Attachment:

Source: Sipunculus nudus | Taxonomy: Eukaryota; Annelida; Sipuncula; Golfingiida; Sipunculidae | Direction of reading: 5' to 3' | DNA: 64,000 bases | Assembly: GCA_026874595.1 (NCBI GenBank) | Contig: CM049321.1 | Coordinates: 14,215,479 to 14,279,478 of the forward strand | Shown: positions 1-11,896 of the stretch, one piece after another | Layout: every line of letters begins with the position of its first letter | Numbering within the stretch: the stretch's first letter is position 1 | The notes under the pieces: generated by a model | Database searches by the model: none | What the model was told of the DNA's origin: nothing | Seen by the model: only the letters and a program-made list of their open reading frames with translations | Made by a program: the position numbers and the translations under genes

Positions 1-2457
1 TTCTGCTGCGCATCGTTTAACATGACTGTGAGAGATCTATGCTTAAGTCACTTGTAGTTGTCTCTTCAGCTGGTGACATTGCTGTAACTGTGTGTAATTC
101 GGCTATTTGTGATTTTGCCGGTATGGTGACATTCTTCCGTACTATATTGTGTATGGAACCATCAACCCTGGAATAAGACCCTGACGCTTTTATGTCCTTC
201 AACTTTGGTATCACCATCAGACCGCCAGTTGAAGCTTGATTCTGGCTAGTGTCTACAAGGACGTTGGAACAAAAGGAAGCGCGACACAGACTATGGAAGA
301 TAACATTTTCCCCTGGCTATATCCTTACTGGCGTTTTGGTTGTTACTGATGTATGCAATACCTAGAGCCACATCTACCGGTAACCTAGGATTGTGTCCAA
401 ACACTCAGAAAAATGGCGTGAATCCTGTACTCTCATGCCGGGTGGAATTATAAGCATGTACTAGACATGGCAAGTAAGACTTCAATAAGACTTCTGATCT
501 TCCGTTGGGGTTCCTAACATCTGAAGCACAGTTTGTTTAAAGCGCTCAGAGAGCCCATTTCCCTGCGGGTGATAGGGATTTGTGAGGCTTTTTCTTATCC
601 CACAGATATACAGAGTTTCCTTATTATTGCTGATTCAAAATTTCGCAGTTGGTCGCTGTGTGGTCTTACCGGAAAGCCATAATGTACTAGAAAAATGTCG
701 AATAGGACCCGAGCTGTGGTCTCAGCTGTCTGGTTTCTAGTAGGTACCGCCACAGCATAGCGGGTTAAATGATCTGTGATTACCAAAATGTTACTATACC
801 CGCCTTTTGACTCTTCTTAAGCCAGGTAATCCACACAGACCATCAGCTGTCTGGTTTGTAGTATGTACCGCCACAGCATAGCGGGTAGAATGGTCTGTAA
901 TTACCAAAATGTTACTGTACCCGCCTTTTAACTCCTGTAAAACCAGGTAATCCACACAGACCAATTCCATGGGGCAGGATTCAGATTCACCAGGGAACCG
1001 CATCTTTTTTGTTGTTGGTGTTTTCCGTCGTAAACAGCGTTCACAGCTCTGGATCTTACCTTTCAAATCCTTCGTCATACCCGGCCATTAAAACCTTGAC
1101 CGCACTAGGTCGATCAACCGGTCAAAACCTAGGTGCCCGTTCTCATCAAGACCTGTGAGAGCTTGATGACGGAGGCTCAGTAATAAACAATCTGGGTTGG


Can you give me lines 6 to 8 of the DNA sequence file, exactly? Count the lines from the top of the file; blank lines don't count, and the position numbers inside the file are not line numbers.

301 TAACATTTTCCCCTGGCTATATCCTTACTGGCGTTTTGGTTGTTACTGATGTATGCAATACCTAGAGCCACATCTACCGGTAACCTAGGATTGTGTCCAA
401 ACACTCAGAAAAATGGCGTGAATCCTGTACTCTCATGCCGGGTGGAATTATAAGCATGTACTAGACATGGCAAGTAAGACTTCAATAAGACTTCTGATCT
501 TCCGTTGGGGTTCCTAACATCTGAAGCACAGTTTGTTTAAAGCGCTCAGAGAGCCCATTTCCCTGCGGGTGATAGGGATTTGTGAGGCTTTTTCTTATCC